On January 11, the U.S. Environmental Protection Agency (EPA) issued a new interpretation of its coal combustion residual (CCR) regulations: CCR landfills or surface impoundments “cannot be closed with coal ash in contact with groundwater.” Although EPA claims it has “consistently held” this interpretation, this is the first time EPA has expressly articulated this view. Perhaps acknowledging the novelty of its position, EPA also announced its intent to “review … state-level CCR program applications to ensure they are as protective as federal regulations” and to proceed toward a federal CCR permitting framework.
Continue Reading EPA Announces Key CCR Policy Amid Alternative Closure Determinations

On October 21, the U.S. District Court for the Northern District of California vacated and remanded the U.S. Environmental Protection Agency’s (EPA) 2020 Clean Water Act Section 401 final rule (Certification Rule).

In response to the court’s ruling, EPA is implementing the previous water quality certification rule nationwide, which had been in effect since 1971, while it develops a new rule.

Pursuant to Section 401 of the Clean Water Act (CWA), no federal license or permit that may result in a discharge to U.S. waters may be issued unless the state or authorized Tribe, where the discharge will originate, issues a water quality certification or waives the certification requirement.
Continue Reading Court Decision to Vacate, Remand State Water Quality 401 Certification Rule

In a landmark ruling signaling a new lens with which to view the treatment of interstate water allocation, the U.S. Supreme Court issued a decision on November 22 in Mississippi v. Tennessee, et al., 595 U.S. ___ (Case No. 21o143) rejecting Mississippi’s claim to sole ownership of waters of the Middle Claiborne Aquifer within that state’s borders. Instead, the Court held that the traditional remedy of equitable apportionment used to allocate surface waters of streams and rivers should apply. The case represents the first time that the Court has held that equitable apportionment applies to groundwater, which may open the door to new disputes among border states who claim equal rights to underground water resources.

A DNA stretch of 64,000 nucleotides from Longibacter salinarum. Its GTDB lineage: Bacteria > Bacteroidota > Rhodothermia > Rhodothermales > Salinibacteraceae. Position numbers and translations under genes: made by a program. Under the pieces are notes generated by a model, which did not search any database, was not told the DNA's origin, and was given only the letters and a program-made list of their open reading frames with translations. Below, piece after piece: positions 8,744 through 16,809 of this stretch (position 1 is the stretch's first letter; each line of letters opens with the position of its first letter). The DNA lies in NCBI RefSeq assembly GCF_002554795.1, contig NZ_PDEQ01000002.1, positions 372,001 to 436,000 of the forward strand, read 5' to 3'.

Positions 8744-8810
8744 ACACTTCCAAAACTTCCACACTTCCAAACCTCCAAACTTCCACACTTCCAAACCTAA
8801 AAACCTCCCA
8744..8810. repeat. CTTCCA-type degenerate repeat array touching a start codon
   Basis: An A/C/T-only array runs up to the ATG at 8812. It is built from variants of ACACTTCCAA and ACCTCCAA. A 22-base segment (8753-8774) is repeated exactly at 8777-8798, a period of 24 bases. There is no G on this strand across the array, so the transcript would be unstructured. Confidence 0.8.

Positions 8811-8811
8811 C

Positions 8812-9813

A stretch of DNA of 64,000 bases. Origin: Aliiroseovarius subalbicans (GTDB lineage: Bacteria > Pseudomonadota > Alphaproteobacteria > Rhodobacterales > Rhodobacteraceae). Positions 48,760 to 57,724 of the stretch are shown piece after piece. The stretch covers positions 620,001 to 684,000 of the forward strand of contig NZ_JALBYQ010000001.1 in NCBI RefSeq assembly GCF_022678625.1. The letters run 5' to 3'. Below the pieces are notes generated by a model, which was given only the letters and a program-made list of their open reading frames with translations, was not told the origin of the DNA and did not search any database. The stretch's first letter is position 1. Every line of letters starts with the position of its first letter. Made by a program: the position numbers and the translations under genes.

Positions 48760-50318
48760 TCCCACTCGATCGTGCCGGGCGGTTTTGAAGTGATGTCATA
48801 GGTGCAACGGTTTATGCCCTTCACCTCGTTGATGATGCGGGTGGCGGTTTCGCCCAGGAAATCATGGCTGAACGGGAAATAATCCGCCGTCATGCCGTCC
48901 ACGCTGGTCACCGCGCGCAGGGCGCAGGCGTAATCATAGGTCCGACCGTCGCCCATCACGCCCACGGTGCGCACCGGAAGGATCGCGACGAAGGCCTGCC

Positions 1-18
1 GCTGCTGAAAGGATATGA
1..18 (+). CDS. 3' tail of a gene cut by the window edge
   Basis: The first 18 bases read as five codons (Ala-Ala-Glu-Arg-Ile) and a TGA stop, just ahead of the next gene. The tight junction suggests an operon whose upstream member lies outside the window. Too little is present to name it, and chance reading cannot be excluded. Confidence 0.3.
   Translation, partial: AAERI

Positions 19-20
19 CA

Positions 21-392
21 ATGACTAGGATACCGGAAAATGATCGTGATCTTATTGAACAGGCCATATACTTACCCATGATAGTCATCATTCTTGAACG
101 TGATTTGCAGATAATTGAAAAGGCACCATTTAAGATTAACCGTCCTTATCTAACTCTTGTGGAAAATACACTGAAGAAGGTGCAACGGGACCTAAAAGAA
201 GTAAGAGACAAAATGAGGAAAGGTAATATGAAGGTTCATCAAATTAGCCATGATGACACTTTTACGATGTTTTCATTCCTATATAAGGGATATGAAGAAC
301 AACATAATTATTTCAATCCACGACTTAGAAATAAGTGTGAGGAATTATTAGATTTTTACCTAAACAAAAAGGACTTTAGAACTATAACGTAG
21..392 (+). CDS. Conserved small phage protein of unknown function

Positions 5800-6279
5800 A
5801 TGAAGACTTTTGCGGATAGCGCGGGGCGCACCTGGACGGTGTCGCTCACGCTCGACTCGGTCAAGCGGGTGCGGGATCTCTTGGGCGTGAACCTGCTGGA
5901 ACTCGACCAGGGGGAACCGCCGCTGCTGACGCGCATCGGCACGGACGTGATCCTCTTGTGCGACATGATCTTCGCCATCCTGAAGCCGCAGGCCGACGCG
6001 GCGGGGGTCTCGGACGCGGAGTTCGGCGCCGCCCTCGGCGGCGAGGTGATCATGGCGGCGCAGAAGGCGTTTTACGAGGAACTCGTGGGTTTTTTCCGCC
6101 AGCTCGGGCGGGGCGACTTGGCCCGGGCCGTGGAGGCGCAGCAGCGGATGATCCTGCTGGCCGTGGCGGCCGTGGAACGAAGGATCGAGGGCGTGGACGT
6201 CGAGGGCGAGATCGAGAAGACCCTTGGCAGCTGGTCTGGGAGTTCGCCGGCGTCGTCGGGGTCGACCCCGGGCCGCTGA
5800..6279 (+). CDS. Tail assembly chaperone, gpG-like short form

Continue Reading Equitable Apportionment of Interstate Waters Sinks to New Levels

Landowners and permit applicants received an email notification this week that the Army Corps of Engineers (Army Corps) would not be processing their requests for coverage under a variety of Clean Water Act (CWA) Section 404 Nationwide Permits (NWPs). NWPs are general permits that authorize activities under Clean Water Act Section 404 that “will cause only minimal adverse environmental effects when performed separately, and will have only minimal cumulative adverse effects on the environment.” CWA Section 404 (e)(1).

Continue Reading Army Corps Halts Coverage Under Nationwide Permits

Today, the U.S. Environmental Protection Agency (EPA) announced a new “Strategic Roadmap (Roadmap),” describing a suite of ongoing and future agency actions to address per- and polyfluoroalkyl substances (PFAS). While many of these actions were previously presented in EPA’s 2019 PFAS Action Plan, or in more recent announcements, the Roadmap provides additional updates and clarity into the expected timing of some regulatory actions. The new projected dates for some key regulatory initiatives include the following:

Continue Reading EPA Announces New “Strategic Roadmap” for PFAS